A. SUMMARY JUDGMENT
Fed. R. Civ. P. 56(c) provides that a district court shall grant summary judgment "if the pleadings, depositions, answers to interrogatories, and admissions on file, together with the affidavits, if any, show that there is no genuine issue as to any material fact and that the moving party is entitled to judgment as a matter of law." In determining whether a district court properly granted summary judgment, "all factual inferences are to be taken against the moving party and in favor of the opposing party." International Adm'rs, Inc. v. Life Ins. Co. of N. Am., 753 F.2d 1373, 1378 (7th Cir. 1985). In instances in which "inferences contrary to those drawn by the trial court might be permissible," a district court's grant of summary judgment must be reversed. Munson v. Friske, 754 F.2d 683, 690 (7th Cir. 1985). Once a motion for summary judgment has been made and properly supported, however, the nonmovant does have the burden of setting forth specific facts showing the existence of a genuine issue of a material fact for trial. See Rule 56(e); Posey v. Skyline Corp., 702 F.2d 102, 105 (7th Cir.), cert. denied, 464 U.S. 960, 78 L. Ed. 2d 336, 104 S. Ct. 392 (1983), (noting that "a bare contention that an issue of fact exists is insufficient to raise a factual issue"). Although a requisite, the existence of a factual dispute is not, standing alone, sufficient to bar summary judgment. It is well settled that a "factual dispute does not preclude summary judgment unless . . . the disputed fact is outcome determinative under the governing law." Egger v. Phillips, 710 F.2d 292, 296 (7th Cir.), cert. denied, 464 U.S. 918, 78 L. Ed. 2d 262, 104 S. Ct. 284 (1983), cited in Shlay v. Montgomery, 802 F.2d 918, 920 (7th Cir. 1986).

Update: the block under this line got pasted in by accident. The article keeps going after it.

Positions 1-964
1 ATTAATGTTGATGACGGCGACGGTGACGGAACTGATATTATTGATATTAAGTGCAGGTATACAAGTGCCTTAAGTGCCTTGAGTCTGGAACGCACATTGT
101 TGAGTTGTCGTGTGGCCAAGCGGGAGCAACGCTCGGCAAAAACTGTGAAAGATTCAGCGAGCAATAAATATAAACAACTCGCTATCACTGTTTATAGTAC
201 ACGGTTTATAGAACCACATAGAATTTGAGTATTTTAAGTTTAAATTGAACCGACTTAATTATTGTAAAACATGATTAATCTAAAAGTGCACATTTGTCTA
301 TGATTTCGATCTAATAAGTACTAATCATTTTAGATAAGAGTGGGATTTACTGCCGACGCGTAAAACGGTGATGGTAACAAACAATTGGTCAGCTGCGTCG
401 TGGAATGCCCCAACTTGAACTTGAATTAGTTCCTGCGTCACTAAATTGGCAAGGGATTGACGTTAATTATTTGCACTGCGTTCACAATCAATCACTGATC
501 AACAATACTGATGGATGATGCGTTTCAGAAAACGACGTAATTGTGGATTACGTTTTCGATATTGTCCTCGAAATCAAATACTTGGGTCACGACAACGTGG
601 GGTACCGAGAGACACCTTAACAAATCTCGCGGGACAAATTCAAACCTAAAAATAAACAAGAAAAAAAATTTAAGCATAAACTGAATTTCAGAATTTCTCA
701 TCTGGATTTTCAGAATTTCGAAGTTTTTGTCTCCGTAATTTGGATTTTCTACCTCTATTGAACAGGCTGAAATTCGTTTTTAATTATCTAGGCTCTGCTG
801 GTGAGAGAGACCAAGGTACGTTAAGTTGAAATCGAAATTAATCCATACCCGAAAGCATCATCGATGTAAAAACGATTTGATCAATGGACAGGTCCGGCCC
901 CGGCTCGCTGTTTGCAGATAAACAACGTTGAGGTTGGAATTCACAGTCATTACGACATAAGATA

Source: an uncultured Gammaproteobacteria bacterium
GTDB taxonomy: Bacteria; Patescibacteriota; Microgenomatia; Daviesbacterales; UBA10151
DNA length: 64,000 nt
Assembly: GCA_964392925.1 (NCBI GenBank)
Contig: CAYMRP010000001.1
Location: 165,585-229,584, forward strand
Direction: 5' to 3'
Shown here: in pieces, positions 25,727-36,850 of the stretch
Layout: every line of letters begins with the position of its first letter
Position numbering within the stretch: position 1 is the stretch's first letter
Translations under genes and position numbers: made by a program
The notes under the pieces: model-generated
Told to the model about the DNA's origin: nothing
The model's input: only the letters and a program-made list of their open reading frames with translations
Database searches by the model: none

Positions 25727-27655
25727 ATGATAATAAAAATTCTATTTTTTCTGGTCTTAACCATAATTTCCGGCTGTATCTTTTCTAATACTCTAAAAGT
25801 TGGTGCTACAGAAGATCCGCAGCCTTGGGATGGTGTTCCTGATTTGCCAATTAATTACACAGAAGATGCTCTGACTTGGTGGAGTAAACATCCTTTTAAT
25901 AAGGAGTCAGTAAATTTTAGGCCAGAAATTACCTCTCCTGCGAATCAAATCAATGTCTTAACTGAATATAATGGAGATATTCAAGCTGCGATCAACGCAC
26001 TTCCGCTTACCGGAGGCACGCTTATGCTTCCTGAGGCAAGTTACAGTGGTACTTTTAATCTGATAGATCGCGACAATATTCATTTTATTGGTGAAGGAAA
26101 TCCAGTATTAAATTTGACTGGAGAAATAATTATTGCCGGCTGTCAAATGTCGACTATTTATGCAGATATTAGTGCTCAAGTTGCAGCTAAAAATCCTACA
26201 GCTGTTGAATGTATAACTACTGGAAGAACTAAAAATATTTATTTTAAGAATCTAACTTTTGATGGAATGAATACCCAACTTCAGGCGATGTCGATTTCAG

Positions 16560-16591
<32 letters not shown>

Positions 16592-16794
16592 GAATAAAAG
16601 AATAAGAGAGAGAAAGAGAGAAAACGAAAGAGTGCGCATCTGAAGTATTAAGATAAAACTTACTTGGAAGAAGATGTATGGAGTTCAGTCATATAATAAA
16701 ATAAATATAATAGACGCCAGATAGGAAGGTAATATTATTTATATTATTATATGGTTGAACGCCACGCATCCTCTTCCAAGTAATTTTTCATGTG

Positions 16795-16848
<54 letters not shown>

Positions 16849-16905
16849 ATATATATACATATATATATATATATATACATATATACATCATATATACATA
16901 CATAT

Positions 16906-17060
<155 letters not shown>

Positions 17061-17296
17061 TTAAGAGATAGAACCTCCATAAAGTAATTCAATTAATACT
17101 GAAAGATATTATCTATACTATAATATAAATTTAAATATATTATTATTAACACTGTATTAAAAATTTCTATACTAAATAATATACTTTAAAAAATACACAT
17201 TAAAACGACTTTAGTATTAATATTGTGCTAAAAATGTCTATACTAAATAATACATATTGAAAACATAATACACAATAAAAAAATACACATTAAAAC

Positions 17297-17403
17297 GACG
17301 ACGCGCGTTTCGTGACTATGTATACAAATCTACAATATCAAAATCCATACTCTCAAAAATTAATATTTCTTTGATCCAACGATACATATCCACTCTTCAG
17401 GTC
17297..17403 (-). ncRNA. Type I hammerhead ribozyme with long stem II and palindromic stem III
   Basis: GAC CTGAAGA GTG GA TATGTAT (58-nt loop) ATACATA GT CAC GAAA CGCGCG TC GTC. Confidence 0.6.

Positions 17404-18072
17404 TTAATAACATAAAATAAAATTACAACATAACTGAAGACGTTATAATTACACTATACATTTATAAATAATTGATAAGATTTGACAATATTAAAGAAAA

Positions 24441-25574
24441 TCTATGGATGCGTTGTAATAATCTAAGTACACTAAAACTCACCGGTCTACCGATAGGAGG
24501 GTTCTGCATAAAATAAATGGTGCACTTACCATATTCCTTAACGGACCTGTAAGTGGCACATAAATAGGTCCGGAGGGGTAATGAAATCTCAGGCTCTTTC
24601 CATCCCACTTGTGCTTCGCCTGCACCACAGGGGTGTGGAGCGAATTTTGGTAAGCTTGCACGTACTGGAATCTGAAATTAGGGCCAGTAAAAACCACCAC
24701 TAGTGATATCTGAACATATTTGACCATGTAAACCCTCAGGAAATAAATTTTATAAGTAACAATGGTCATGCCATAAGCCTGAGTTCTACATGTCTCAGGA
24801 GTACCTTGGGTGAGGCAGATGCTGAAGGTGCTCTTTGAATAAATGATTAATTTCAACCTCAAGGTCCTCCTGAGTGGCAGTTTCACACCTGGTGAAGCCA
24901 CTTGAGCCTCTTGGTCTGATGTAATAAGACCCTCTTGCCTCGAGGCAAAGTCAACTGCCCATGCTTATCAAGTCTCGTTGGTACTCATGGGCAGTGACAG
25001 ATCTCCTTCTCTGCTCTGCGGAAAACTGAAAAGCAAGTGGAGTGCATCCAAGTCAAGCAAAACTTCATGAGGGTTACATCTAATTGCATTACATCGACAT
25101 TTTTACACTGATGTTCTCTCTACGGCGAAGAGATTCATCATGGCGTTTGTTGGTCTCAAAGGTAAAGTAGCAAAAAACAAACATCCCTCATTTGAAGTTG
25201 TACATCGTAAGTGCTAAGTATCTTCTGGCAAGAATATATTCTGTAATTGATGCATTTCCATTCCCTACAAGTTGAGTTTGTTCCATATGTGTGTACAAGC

B. CHOICE OF LAW
On June 26, 1995, the Court entered a Memorandum and Order disposing of Cruise America's motion to dismiss. In that order, the Court specifically stated that 16 U.S.C. § 457
indicates that Wyoming law applies to plaintiff's claims. However, § 457 leaves one question unanswered: Should the Court apply Wyoming's internal, or tort law, or should it apply Wyoming's choice of law rules to determine the appropriate internal law? The parties have not addressed this issue, and the Court does not decide the issue at this time.
The parties have still declined to discuss the choice of law issue in the context of the Court's prior invitation. Nevertheless. Cruise America contends, and the Court agrees, that the choice of law issue between Wyoming and Nevada is, at this point, moot. Specifically, all parties agree that plaintiff's claim against Cruise America sounds in tort for negligent entrustment. Under the law of both Wyoming and Nevada, the plaintiff must prove that the person entrusting the vehicle knew or should have known that the person being entrusted, because of his youth, inexperience, or otherwise, is incompetent to operate a vehicle. Jack v. Enterprise Rent-A-Car, 899 P.2d 891, 894 (Wyo. 1995); Zugel v. Miller, 100 Nev. 525, 688 P.2d 310, 312 (Nev. 1984). Thus, the standard for negligent entrustment does not differ in any material respect under either Wyoming law or Nevada law.
The choice of law issue, however, is further complicated by international treaty. In 1949, both the United States and Great Britain were signatories to the Geneva Convention on Road Traffic. Article 24(1) of that Convention provides:
Each contracting state shall allow any driver admitted to its territory who fulfills the conditions which are set out in Annex 8 and who holds a valid driving permit issued to him, after he has given proof of his competence, by the competent authority of another Contracting state or subdivision thereof, or by an association duly empowered by such authority, to drive on its roads without further examination motor vehicles of the category or categories defined in Annexes 9 and 10 for which the permit has been issued.